Gaumont Finchley

Tally Ho! Corner,
London, N12 9PT

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Gaumont Finchley

Viewing: Photo | Street View

Located on a large island site of Tally Ho! Corner at 707 High Road North Finchley. Tally Ho! Corner was the terminus for the trams in this part of north London and in later years became the terminus for the trolly buses, which encircled the building. The site was created in the 1930’s for a road widening scheme and in May 1934 plans were approved for a 2,500 seat Dominion Cinema to be designed by well respected cinema architects John Stanley Beard & Bennett. This plan never got off the ground, and in July 1934, the site was purchased by Gaumont British Theatres.

The beautiful Gaumont Theatre was considered one of the chains finest cinemas. It opened on 19th July 1937 with Humphrey Bogart in "Black Legion" and George Formby in "Feather Your Nest" The brick exterior had a semi-circular tower on the left-hand side. Half-way up the tower was an elaborate bas-relief carving in Portland stone, created by artist & designer Newbury A. Trent. Considered the finest of his panels that he designed for several Gaumont Theatre’s at that time, it depicted the shooting of a film, with lights, camera, director and actors. The mass of brickwork on the facade was broken by a large window which stretched across, just above the canopy level, and allowed diners in the 120 seat restaurant to view the street scene below.

Inside the auditorium, seating was provided for 1,390 in the stalls and 725 in the balcony, which only marginally overhung the stalls. There were nine elaborate light fittings hanging from the ceiling, and the lower side walls were paneled Mahogany wood. The style of decoration was described as ‘Modern Swedish’ at the time. The Gaumont was a very wide cinema, and consequently with its 53 feet wide proscenium, was well suited in later years to screen CinemaScope films. It was equipped with a Compton 3Manual/9Ranks organ which was located on a lift on the left side of the orchestra pit. It was opened by organist Frederick Bayco. There was a fully equipped stage, which was 36 feet deep, and a large stage house for scenery. There were six large dressing rooms and other smaller ones. The cinema had a large car park at the rear.

Always well maintained, to suit the rather up-market district of Finchley, with the downturn in cinema-going in the 1970’s, the balcony was closed off and the stalls re-seated with 831 luxury chairs. The Compton organ was played mainly on Sundays in later years, and was occasionally broadcast by the BBC. It was sold and removed from the Gaumont in 1967. It was installed in the Plough Inn, Great Munden, Hertfordshire, and was played regularly for many years. However in the early-2000’s new landlords took over the pub, and the organ was removed and is currently in storage.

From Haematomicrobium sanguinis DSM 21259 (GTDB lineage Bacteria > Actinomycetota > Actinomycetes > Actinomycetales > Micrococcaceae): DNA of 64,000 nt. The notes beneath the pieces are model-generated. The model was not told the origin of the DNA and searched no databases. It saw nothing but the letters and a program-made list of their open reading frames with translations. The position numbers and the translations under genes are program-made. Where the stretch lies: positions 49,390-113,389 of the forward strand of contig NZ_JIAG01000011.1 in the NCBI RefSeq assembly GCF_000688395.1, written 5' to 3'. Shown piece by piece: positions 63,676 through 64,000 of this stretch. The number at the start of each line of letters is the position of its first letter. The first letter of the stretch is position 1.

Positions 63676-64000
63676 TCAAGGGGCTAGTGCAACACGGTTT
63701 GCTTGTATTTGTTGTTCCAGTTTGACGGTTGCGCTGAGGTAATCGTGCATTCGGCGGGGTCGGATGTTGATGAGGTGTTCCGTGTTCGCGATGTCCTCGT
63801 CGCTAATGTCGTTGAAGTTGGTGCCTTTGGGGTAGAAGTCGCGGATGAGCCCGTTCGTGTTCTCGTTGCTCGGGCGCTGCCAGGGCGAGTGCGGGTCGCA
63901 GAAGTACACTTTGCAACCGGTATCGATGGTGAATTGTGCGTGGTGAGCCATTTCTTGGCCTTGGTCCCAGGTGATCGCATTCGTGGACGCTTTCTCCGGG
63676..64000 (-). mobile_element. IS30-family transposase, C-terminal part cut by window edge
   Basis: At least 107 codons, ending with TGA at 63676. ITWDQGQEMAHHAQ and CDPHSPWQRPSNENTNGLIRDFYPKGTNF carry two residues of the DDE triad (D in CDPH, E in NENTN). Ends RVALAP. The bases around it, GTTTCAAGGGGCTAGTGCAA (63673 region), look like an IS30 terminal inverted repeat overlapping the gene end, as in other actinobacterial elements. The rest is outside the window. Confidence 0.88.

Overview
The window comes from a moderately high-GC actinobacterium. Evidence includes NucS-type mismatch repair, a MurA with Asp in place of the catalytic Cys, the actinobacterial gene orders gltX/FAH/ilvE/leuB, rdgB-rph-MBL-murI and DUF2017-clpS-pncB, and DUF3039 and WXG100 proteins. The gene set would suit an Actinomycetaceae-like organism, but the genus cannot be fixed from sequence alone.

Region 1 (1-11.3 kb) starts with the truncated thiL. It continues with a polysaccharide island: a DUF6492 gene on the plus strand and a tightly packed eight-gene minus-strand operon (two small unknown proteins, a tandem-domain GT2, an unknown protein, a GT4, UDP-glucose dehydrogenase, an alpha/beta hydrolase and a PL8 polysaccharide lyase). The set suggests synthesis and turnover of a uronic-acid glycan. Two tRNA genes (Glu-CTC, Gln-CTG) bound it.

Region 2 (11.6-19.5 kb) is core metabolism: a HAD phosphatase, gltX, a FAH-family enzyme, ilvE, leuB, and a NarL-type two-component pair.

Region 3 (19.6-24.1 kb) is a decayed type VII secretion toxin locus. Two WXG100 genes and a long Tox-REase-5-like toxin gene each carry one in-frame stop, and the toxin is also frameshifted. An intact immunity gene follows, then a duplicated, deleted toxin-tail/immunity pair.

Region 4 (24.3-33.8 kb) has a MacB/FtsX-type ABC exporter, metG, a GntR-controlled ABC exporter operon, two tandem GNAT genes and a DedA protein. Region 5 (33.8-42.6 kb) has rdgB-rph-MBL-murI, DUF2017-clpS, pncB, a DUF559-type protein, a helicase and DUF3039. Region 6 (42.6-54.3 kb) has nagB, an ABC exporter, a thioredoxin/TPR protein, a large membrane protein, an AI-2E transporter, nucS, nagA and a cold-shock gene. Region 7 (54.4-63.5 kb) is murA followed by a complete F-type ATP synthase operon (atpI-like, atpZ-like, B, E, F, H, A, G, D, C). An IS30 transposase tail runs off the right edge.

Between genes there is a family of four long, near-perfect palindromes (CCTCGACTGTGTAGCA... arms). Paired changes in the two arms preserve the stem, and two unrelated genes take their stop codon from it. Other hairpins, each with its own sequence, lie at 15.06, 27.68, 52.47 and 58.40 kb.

The Gaumont was in excellent condition when it was closed by the Rank Organisation on 25th October 1980, with Michael Cain in "Dressed To Kill" as the last regular film. Then it bowed out with a late-night show of "The Last Picture Show" starring Timothy Bottoms, and "Monty Python’s…..And Now For Something Completely Different" starring John Clease.

The building lay unused for seven years, and it was demolished in February 1987. The Museum of London were given permission to photograph the bas-relief panels on the exterior, but despite efforts to save them, they came down with the building and were lost.

Developers promised a new building on the site which would include a banquet hall, twin cinemas and offices. But it was later found out that the Rank Organisation had put a restrictive covenant on the sale of the site, stipulating that it could not contain cinema use. The huge site then stood as an empty plot of land for the next 15 years. It had temporary use as an outdoor market and for car parking. In 2004, a new arts centre named Artsdepot was opened on the site. The building contains (in 2008/2009) a Bathstore on the ground floor at the location of the entrance to the former Gaumont.

Contributed by Ken Roe

Recent comments (view all 12 comments)

RichieA70
RichieA70 on May 20, 2010 at 10:46 am

Has anyone got any photos of Finchley Gaumont’s auditorium?

orpheum
orpheum on May 21, 2010 at 4:56 am

This was one of my “locals” and i was present at its last performance.I believe that it was the last working cinema in the UK to bear the name “Gaumont”.It was never rebranded as an Odeon.

Shamus
Shamus on July 6, 2010 at 11:17 am